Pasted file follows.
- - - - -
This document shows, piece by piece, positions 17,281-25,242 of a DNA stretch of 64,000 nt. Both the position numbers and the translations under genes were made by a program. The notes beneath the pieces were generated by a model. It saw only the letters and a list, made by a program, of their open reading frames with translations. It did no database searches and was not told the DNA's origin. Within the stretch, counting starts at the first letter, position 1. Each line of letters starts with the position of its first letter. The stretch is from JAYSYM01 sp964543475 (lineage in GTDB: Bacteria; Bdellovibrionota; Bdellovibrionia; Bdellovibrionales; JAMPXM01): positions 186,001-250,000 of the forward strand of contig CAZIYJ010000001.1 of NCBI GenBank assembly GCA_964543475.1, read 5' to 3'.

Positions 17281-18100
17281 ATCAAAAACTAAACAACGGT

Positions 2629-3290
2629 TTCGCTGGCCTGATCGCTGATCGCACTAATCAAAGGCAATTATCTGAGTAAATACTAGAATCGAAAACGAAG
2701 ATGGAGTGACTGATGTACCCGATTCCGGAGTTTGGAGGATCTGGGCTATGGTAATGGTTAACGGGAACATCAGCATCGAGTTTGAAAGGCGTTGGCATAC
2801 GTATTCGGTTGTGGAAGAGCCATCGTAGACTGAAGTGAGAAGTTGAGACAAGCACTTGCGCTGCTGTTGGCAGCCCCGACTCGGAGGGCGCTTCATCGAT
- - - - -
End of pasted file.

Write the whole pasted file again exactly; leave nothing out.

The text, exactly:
This document shows, piece by piece, positions 17,281-25,242 of a DNA stretch of 64,000 nt. Both the position numbers and the translations under genes were made by a program. The notes beneath the pieces were generated by a model. It saw only the letters and a list, made by a program, of their open reading frames with translations. It did no database searches and was not told the DNA's origin. Within the stretch, counting starts at the first letter, position 1. Each line of letters starts with the position of its first letter. The stretch is from JAYSYM01 sp964543475 (lineage in GTDB: Bacteria; Bdellovibrionota; Bdellovibrionia; Bdellovibrionales; JAMPXM01): positions 186,001-250,000 of the forward strand of contig CAZIYJ010000001.1 of NCBI GenBank assembly GCA_964543475.1, read 5' to 3'.

Positions 17281-18100
17281 ATCAAAAACTAAACAACGGT

Positions 2629-3290
2629 TTCGCTGGCCTGATCGCTGATCGCACTAATCAAAGGCAATTATCTGAGTAAATACTAGAATCGAAAACGAAG
2701 ATGGAGTGACTGATGTACCCGATTCCGGAGTTTGGAGGATCTGGGCTATGGTAATGGTTAACGGGAACATCAGCATCGAGTTTGAAAGGCGTTGGCATAC
2801 GTATTCGGTTGTGGAAGAGCCATCGTAGACTGAAGTGAGAAGTTGAGACAAGCACTTGCGCTGCTGTTGGCAGCCCCGACTCGGAGGGCGCTTCATCGAT